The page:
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Dealing with the trauma of sexual assault

University life is supposed to be one of the most enjoyable times of a person’s life. Unfortunately, for some this is the time they may fall victims to sexual assault.
 
The term sexual assault has shockingly become normalised in society and has become a common threat to university students. The University of the Free State (UFS) through its sexual harassment, sexual misconduct, and sexual violence policy strongly condemns any form of sexual abuse. Dr Melissa Barnaschone, Director at Student Counselling and Development (UFS) says the university cares for the health and wellbeing of students and provides necessary support for victims of sexual assault and trauma.
 
It is unfortunate that sexual assault comes with many misconceptions that often shift responsibility and blame from the perpetrator to the victim. “It is important to always remember that it is not your fault; do not blame yourself,” says Dr Barnaschone. Helpguide.Org: Trusted guide to mental & emotional health says sexual assault leaves psychological wounds and sometimes long-lasting health challenges. Such trauma can severely affect a person’s ability to cope with daily academic, social, professional, and personal responsibilities.
 
Any sexual violence is a crime and as a victim, you are not to blame. Healing is achieved when you start to believe that you are not responsible for what happened to you. Visit Helpguide.Org for more information on post-traumatic stress disorder, trauma recovery tips and other related topics.

On this video clip, Dr Barnaschone shares some guidelines to deal with sexual assault and trauma: 

News Archive

UFS’ position on student politics
2011-09-01

The University of the Free State (UFS) welcomes politics on its campus. It especially invites students to participate in all the political activities on campus, ranging from seminars and debates on national and provincial politics, and organization within party political structures. Earlier the year, in the run-up to the Local Government Elections, a programme was run on campus with all political parties participating in public and radio debates with students on political issues.

A university must be a place for all kinds of ideas and organizations---social, cultural, religious, academic and, yes, political. The perception that the UFS has “banned” politics is simply not true, nor is it possible within a constitutional democracy.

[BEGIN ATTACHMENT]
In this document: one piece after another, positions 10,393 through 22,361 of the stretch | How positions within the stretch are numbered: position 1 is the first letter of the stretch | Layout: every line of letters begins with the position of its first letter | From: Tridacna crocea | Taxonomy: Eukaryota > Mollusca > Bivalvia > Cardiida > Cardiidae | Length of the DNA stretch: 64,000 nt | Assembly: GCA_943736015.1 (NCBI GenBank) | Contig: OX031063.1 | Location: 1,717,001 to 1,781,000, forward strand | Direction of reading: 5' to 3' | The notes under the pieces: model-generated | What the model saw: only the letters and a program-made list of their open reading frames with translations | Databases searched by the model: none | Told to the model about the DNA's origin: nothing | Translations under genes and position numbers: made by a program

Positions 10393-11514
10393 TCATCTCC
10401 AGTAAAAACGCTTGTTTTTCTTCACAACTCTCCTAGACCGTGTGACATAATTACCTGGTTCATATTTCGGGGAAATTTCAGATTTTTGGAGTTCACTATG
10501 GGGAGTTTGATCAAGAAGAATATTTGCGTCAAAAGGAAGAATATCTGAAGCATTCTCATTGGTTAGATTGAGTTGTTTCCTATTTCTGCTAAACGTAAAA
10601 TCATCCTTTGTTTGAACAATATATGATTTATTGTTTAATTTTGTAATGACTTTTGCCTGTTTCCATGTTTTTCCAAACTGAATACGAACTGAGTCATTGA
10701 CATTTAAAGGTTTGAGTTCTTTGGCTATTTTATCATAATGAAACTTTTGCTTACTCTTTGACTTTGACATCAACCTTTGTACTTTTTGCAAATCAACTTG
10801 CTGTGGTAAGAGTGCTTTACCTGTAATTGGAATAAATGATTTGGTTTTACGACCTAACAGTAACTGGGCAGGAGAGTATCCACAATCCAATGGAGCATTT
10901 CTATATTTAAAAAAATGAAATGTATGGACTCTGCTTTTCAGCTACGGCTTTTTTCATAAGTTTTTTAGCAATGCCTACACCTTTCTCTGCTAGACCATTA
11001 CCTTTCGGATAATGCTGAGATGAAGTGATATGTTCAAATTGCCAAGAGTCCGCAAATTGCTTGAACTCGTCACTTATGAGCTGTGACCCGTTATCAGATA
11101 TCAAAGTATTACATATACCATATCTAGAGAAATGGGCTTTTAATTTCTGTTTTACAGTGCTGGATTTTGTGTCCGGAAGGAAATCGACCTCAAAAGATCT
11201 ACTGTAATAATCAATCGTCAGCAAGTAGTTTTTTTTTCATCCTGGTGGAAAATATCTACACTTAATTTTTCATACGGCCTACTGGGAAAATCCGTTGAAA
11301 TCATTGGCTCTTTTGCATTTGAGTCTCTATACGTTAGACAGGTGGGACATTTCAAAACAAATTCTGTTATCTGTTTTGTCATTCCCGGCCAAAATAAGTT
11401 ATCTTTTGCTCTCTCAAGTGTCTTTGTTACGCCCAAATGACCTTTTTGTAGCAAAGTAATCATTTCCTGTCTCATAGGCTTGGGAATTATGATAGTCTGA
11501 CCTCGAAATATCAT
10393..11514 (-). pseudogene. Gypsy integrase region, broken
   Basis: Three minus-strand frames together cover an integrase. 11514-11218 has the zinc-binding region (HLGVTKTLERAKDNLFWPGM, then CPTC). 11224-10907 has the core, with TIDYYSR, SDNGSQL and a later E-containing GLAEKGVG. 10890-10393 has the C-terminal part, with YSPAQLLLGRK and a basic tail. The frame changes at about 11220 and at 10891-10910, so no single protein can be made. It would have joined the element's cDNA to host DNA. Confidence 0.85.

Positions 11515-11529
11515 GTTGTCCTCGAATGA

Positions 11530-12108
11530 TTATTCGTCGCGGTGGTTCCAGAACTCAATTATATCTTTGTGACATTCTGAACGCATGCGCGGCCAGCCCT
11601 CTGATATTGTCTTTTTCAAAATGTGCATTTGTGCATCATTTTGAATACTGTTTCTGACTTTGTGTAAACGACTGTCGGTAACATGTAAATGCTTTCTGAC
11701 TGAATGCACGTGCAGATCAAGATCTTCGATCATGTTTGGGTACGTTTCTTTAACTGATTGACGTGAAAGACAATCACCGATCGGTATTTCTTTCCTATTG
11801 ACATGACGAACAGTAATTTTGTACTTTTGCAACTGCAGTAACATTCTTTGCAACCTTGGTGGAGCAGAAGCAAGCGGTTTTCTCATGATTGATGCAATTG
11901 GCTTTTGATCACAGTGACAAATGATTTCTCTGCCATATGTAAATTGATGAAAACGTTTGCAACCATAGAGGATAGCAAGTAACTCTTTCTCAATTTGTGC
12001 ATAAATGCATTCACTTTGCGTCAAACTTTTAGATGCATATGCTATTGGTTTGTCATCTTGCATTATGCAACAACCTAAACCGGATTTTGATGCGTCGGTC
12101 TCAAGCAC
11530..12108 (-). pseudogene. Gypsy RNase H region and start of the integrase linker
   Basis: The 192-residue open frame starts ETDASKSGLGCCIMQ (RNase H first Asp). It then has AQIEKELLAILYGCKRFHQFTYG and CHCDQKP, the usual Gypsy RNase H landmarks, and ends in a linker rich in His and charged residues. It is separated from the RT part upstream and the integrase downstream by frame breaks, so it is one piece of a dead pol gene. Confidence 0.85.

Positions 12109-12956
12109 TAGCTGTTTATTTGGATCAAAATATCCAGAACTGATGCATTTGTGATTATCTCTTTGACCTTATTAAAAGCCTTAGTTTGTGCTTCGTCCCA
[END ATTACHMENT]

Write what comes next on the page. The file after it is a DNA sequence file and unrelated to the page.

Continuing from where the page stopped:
The University of the Free State once again invites SASCO and any other political groupings that have not yet registered to participate in campus life, to do so as soon as possible. It is important to the UFS that all student bodies enjoy full participation in campus life, and that there exists a vibrant and exciting political life on the campus alongside academic, social, cultural and religious life.
 
The Student Representative Council (SRC) Elections at the UFS has been constituted on independent candidacy and non-party-political basis. This is a decision crafted and recommended by the Broad Student Transformation Forum, whose members are elected by students, and approved for implementation by the highest authority of the university, the Council. The decisions of the Student Forum entails that all students can nominate individuals for a variety of student leadership positions, which includes nomination for elective portfolios in the SRC elections, but also within nine sub-councils that hold ex-officio seats on the SRC.
 
The old system which restricted student leadership to representation on a party-political basis only (DA, ANC, Freedom Front Plus etc) no longer exists.
 
This decision of the Student Forum ensures that the rights of all students to directly elect their representatives are protected, and that the SRC in fact represents the student body as a whole and not particular interest groups alone. This decision enables ALL students to stand for and participate in campus politics in the SRC elections, though not on a party political ticket. In the 2011 SRC Elections, for example, SASCO members were indeed mandated by its local branch to stand as candidates for various elected positions, as did other political parties such as the DA Student Organisation, a development which the university welcomes. 
 
Most importantly, the UFS insists that all students participate in university life with respect for the rights of all students, irrespective of their social beliefs or political commitments. The UFS insists that no student or student grouping acts to disrupt campus life or insult university staff or denigrate fellow students on grounds of race, religion, language, gender, etc. This is very important to the UFS as it works to build a non-racial culture that respects our common humanity. Our students must learn that democracy and decency go hand in hand, and that part of learning at a university, is to learn to differ without resorting to a language of derision.
 
In short, the University of the Free State warmly welcomes full participation in politics, as in other spheres of student life, on all three its campuses.
 
Statement by Prof. Jonathan Jansen, UFS Vice-Chancellor and Rector.

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